City streets are increasingly being chopped up by utility firms to make repairs without permission — despite the de Blasio administration’s vow to boost road safety.
The city issued 3,909 summonses in 2014 to Con Ed, KeySpan Energy, Verizon and other smaller firms for illegally tearing up streets, according to data obtained via a Freedom of Information Law request.
By contrast, the city issued an estimated 4,800 tickets in 2013, 1,692 in 2012, 1,758 in 2011 and 1,027 in 2010, records show.
The roadwork can be dangerous.
“Without a doubt, whenever a crew has a road opened up and partially blocked, it’s a danger,” said AAA spokesman Robert Sinclair.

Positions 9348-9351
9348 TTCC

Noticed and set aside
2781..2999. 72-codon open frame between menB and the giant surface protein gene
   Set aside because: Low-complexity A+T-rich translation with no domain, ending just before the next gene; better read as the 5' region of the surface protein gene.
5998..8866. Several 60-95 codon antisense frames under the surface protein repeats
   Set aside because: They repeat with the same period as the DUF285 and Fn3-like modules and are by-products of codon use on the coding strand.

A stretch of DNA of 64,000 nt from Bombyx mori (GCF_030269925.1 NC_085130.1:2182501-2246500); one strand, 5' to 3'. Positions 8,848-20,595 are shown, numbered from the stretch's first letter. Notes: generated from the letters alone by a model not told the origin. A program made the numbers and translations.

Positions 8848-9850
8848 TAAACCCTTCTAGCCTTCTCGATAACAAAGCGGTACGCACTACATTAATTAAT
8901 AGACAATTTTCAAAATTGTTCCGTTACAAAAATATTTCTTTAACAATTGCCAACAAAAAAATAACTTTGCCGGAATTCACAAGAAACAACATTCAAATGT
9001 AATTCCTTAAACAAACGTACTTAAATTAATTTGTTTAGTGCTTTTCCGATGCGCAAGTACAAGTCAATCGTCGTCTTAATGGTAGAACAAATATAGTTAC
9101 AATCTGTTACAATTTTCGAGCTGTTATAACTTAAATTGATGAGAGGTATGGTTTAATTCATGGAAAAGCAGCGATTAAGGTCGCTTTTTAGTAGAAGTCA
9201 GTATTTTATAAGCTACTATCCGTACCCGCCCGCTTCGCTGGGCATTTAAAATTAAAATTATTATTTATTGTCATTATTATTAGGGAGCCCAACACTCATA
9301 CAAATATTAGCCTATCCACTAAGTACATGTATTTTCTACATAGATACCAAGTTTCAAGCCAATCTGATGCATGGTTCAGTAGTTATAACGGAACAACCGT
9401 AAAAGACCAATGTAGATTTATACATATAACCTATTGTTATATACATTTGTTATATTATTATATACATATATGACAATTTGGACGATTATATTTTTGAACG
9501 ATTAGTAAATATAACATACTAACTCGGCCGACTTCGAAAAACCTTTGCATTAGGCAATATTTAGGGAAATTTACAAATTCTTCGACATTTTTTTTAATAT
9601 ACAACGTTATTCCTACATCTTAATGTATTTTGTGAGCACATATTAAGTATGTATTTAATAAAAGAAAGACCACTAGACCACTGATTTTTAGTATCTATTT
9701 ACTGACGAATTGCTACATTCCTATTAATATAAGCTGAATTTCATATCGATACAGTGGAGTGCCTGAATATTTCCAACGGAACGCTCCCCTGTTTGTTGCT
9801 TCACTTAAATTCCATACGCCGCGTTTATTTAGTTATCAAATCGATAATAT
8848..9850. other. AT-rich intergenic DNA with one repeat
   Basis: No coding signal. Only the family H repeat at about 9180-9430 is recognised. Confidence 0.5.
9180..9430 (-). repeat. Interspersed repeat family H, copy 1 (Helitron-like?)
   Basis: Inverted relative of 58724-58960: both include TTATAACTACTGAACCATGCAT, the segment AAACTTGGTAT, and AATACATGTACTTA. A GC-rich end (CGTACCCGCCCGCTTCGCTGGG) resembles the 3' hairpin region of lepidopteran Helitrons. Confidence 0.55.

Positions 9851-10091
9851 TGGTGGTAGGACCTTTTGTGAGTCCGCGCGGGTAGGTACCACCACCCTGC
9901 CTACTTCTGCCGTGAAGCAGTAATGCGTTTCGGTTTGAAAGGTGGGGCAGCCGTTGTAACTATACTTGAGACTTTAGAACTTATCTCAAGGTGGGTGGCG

The unwarranted street work comes after the city has tried to crack down on utility companies that don’t follow the rules.
In 2010, the city increased fines, to $1,500 from $800, for shredding streets without permission.
But the city’s main utility companies have not been deterred.
Con Ed, the city’s largest utility, was hit with a whopping $14 million in fines in 2014, records show.